Falling on your knees is not a glamorous thing to do. The knee itself isn't much to look at. It's just a knobby saucer of bone designed to... Hmmm.

What great purpose DOES the knee serve? Obviously, it's a great source of humor when someone is shivering and you can see their knees quivering. Sure, it comes in handy when you sit at that part of the table where the table legs jut out and you scoot your chair up without realizing it. And I can attest to the importance of the knee when your brother's baseball bat "accidentally" (let's all roll our eyes in unison) slips out of his hands.

But seriously -- why is there a round bone floating around in there at that particular location? Does it serve any great purpose other than to make embarrassing popping noises?

The knee isn't given much respect in our anthropomorphic colloquialisms either. You'll never hear someone say, "Now, there's a man who can stand on his own two knees." No one ever shouts, "Let's give her a knee!" Noooo. The foot and the hand get the glory. What does the knee get?

The knee gets humility. If a football player "takes a knee," it means he would rather surrender than run with the ball. When a man is looking for forgiveness after saying or doing something really stupid and is in jeopardy of wearing (instead of eating) his dinner, he drops to his knees to beg forgiveness. The beggar pleads for help from his knees. The maid scrubs the floor while on her knees. All humiliating tasks for those calcified cups.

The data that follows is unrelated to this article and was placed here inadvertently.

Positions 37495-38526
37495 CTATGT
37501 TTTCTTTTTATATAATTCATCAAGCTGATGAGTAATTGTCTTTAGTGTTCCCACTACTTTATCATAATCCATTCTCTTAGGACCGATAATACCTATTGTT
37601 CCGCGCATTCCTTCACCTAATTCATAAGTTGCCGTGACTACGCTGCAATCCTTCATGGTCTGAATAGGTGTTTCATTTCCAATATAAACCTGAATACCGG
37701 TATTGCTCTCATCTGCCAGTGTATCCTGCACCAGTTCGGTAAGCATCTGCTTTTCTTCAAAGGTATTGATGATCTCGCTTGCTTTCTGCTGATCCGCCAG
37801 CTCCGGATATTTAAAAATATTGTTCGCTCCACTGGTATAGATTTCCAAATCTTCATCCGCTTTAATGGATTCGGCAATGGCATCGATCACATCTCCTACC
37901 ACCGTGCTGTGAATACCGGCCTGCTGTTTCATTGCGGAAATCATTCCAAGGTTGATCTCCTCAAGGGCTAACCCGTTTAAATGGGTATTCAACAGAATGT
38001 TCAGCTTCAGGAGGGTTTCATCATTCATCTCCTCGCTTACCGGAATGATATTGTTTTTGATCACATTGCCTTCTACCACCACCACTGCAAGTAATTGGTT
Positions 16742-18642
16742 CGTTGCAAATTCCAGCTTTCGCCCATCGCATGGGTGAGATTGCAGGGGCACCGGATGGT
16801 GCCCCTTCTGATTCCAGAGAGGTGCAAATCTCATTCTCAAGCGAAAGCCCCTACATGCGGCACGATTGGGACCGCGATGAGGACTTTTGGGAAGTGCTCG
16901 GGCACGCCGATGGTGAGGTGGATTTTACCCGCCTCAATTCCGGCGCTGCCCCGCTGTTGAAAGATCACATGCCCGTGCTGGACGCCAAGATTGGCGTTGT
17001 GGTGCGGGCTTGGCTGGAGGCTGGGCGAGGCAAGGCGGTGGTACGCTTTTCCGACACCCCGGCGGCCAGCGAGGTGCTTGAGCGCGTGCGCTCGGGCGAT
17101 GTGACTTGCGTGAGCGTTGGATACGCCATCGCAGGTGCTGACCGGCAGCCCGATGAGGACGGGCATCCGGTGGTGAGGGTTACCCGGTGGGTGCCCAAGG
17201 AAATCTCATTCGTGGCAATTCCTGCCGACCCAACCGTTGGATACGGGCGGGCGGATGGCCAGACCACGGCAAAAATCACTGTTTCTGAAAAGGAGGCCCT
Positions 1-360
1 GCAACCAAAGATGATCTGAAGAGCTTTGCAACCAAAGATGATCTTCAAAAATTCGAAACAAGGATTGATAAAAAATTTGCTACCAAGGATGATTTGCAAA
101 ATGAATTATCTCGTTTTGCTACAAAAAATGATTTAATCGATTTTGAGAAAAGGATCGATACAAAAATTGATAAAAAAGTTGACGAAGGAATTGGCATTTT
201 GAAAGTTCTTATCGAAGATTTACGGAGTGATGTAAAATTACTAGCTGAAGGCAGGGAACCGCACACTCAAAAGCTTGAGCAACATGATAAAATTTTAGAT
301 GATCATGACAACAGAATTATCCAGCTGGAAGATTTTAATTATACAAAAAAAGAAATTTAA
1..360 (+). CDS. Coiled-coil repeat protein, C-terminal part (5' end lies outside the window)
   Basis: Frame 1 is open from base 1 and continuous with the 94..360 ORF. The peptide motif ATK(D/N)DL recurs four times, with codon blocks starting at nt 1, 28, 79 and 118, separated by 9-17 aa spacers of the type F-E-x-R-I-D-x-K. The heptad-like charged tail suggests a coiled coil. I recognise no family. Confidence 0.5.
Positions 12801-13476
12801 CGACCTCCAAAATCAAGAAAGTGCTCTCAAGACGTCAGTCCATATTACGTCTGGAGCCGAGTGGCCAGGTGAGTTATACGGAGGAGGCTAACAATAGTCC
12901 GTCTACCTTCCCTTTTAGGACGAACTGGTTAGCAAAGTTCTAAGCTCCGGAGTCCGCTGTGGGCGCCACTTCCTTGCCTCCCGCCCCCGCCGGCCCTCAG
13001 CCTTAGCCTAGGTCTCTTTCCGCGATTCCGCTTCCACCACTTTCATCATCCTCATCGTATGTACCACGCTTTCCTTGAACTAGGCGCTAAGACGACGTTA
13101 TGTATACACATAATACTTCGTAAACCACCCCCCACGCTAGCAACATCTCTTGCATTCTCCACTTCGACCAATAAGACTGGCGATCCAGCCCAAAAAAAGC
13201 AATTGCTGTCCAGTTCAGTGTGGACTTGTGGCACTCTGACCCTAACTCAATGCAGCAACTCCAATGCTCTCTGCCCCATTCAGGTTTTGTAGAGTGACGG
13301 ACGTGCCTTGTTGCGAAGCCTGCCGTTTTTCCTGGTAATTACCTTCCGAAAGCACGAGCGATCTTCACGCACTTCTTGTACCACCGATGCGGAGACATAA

Oh, but the knee does enjoy a few moments in the spotlight. After scoring a touchdown, the football player drops to his knee to give thanks. The young man in love causes the woman he loves to gasp when he falls to his knee to propose marriage.

But the most powerful moment for our knees is when we fall on our knees to worship and adore Almighty God. In God's kingdom, the way up is down. Before you can ever rise in strength, you must kneel in weakness.

Jesus came humbly. He chose the horse trough over the Hilton. Christ IS Christmas. He is the Savior born to bring the hope of new life to all who will come to Him. So, somewhere at some point, would you clear out a moment to fall on your knees, listen again to those angel voices, and remember that night divine?

Obviously, some are not physically able to get on their knees. That's okay. It is the heart that makes the difference in prayer and worship, not the knees. The point is --- simply discover the power of a humble moment before God.

"'Til He appeared and the soul felt its worth..."

Jesus is all I Kneed,
perry crisp

Monday, December 7, 2009

Life Puzzles

Jeff sat on his bed and turned the pages of the worn out, paperback Bible he had found a few hours earlier on a bench just outside the courthouse. He and a few other inmates from the county jail were frequently required to pick up trash around the courthouse. Jeff found the Bible and asked if he could keep it.

Lance, the officer in charge of keeping an eye on Jeff and the other members of the clean-up detail, looked the Bible over and handed it back to Jeff, "You can keep it if you want. It looks like it's sat out here for quite a while. There's plenty of Bibles in better shape than that back at the jail."